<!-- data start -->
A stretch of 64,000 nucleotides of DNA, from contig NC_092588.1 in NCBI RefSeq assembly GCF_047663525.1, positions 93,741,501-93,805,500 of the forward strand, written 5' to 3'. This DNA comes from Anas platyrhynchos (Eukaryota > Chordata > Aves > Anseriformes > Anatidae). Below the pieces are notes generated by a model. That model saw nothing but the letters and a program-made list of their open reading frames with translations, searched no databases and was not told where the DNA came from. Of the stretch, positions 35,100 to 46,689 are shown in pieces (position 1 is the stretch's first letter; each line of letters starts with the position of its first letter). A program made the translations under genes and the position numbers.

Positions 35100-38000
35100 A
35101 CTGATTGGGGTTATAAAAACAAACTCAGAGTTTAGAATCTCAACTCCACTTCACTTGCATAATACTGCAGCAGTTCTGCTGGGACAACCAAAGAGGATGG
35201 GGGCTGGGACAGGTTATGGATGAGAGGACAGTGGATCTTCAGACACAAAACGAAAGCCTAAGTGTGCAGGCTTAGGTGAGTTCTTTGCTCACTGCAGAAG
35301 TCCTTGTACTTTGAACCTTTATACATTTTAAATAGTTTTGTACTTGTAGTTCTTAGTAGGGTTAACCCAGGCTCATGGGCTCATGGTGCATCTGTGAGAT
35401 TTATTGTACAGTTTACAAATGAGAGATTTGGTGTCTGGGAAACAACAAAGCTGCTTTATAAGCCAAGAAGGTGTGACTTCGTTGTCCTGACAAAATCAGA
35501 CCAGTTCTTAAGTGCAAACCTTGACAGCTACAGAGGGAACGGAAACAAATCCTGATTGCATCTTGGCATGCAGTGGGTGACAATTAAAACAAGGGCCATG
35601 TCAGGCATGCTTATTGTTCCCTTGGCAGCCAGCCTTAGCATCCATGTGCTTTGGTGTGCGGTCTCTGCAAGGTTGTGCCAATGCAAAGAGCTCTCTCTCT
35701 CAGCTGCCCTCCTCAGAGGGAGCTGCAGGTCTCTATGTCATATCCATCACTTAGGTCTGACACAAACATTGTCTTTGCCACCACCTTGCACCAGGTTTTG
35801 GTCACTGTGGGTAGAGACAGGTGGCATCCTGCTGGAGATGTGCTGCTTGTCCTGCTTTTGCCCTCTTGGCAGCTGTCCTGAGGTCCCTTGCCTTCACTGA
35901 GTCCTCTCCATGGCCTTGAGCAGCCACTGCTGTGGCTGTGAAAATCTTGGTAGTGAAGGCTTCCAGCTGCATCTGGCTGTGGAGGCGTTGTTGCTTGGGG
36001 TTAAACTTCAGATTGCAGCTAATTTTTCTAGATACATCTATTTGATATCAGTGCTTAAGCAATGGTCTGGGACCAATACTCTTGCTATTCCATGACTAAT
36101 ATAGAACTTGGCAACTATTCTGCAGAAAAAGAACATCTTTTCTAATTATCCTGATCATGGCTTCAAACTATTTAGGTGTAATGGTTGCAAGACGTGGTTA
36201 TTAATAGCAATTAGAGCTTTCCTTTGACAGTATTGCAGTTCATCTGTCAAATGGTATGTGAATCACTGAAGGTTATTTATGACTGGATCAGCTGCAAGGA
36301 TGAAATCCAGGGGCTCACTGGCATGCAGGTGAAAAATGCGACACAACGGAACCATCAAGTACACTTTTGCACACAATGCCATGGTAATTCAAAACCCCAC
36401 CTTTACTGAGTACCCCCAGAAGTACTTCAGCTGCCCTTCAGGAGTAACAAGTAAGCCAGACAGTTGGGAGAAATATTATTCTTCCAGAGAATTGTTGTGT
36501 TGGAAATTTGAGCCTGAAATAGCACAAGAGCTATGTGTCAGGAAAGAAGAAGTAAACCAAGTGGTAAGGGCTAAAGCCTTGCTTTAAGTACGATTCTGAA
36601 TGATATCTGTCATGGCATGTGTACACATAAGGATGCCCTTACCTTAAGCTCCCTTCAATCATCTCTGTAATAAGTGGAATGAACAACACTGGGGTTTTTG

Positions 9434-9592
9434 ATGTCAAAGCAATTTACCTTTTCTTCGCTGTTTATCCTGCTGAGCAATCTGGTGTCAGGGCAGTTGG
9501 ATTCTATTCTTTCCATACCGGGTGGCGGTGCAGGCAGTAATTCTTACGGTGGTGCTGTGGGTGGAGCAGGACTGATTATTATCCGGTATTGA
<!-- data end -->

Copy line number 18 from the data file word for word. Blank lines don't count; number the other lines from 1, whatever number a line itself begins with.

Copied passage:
36501 TGGAAATTTGAGCCTGAAATAGCACAAGAGCTATGTGTCAGGAAAGAAGAAGTAAACCAAGTGGTAAGGGCTAAAGCCTTGCTTTAAGTACGATTCTGAA